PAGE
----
†Kallam Anji Reddy Molecular Genetics Laboratory, Prof Brien Holden Eye Research Centre, Hyderabad Eye Research Foundation, L V Prasad Eye Institute, Kallam Anji Reddy Campus, Banjara Hills, Hyderabad 500034, India,
Received date: 09 November 2012; Revised date: 11 December 2012; Accepted date: 11 December 2012; Published date: 12 December 2012
© Copyright The Author(s): Published by Library Publishing Media. This is an open access article, published under the terms of the Creative Commons Attribution Non-Commercial License (http://creativecommons.org/licenses/by-nc/2.5). This license permits non-commercial use, distribution and reproduction of the article, provided the original work is appropriately acknowledged with correct citation details.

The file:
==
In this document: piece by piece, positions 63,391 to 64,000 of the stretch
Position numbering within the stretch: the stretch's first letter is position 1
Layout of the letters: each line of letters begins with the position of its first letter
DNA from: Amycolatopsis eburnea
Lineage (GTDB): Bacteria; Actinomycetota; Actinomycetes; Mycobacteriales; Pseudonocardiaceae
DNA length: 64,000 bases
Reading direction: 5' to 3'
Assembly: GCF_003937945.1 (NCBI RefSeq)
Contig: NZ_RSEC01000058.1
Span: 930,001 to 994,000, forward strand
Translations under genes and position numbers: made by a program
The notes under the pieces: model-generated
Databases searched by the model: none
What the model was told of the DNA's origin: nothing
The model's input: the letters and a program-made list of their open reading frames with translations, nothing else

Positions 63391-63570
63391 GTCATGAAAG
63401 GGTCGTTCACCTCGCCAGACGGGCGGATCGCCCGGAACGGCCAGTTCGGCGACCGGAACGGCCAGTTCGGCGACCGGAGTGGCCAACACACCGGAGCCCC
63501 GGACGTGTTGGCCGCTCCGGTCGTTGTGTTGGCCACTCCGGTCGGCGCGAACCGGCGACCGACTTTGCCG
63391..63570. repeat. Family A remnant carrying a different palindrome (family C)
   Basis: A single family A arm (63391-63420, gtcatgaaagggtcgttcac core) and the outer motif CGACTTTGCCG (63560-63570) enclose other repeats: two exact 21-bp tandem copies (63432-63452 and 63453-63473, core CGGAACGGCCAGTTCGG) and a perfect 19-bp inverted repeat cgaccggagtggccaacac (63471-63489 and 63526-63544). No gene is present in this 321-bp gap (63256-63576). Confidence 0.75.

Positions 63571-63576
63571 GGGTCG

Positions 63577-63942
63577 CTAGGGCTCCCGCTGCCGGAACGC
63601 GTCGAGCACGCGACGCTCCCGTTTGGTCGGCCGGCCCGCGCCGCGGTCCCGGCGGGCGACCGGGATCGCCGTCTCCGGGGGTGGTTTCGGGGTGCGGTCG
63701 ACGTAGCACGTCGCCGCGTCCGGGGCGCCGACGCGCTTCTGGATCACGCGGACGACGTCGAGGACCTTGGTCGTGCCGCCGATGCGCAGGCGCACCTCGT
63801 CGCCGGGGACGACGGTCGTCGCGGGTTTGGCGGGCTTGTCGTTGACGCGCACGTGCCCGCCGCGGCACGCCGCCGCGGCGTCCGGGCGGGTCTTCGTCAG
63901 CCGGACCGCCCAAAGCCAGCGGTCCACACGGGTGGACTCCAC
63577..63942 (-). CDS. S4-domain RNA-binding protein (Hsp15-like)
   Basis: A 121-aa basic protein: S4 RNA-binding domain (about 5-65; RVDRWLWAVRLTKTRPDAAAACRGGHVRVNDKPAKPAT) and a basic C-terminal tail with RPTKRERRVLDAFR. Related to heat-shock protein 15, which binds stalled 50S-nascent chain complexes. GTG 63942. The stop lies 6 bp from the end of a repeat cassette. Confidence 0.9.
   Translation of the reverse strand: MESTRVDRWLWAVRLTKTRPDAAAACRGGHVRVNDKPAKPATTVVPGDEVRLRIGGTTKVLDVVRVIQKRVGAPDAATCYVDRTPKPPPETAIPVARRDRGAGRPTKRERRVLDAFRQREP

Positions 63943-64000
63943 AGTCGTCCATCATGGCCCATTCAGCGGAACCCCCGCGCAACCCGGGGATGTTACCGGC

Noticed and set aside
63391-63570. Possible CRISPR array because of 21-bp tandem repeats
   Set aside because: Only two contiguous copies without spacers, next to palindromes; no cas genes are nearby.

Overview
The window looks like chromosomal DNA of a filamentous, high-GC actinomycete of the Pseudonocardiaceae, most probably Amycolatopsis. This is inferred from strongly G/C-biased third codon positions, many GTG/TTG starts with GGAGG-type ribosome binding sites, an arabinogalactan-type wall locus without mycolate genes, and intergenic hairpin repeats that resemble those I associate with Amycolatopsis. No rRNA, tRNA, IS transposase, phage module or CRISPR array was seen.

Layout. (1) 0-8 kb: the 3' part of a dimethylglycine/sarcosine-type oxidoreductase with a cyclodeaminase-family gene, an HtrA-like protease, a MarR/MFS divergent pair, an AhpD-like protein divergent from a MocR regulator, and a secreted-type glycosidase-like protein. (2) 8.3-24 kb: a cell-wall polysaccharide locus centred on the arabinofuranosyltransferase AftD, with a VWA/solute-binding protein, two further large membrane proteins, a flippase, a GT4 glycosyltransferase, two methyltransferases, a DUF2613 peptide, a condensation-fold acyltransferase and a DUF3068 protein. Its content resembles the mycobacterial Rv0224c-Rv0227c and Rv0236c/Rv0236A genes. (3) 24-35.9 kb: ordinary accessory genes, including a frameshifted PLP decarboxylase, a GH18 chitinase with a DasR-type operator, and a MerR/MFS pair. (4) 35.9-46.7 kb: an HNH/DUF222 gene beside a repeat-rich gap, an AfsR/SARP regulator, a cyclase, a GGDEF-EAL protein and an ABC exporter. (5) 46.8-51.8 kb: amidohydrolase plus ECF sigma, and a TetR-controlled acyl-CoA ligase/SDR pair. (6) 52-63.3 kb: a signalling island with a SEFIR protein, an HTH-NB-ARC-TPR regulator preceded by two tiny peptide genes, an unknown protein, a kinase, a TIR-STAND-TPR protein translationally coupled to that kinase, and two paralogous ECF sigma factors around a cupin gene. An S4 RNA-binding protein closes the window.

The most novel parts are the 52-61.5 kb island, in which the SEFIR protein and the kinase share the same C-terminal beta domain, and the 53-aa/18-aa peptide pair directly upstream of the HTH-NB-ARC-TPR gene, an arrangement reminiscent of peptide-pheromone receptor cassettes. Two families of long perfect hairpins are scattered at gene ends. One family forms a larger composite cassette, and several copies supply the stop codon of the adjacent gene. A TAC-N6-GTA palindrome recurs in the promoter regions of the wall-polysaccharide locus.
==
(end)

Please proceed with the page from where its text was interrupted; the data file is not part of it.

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Retinitis pigmentosa (RP) is a form of hereditary retinal degeneration with a high degree of clinical and genetic heterogeneity. It involves progressive and irreversible degeneration of retinal photoreceptors, manifests as progressive loss of vision with characteristic changes in retinal appearance and may eventually lead to complete blindness. It is inherited in an autosomal dominant, autosomal recessive, X-linked, digenic and mitochondrial modes of inheritance and sometimes shows incomplete penetrance. Autosomal recessive RP (ARRP) has the highest degree of genetic heterogeneity among the various forms with >35 genes reported to-date [RetNet database; https://sph.uth.edu/retnet/ sum-dis.htm]. Several genes that have mutations in ARRP are also associated with Leber congenital amaurosis (LCA), a severe retinal dystrophy with congenital onset. Mutations in the SPATA7 gene (spermatogenesis-associated protein 7; MIM 609868) on chromosome 14 are associated with LCA and RP (Wang et al, 2009; Perrault et al, 2010; Mackay et al, 2011). SPATA7 is expressed in the mature mouse retina in the ganglion cell layer, the inner nuclear layer and the inner segments of photoreceptors, human spermatocytes and in the brain (Wang et al, 2009; Perrault et al, 2010), although its function is not understood as yet. To identify the disease gene in Indian families with recessive RP and LCA, we screened for regions of homozygosity in the genome, followed by selection and analysis of candidate genes located within homozygous regions for pathogenic changes.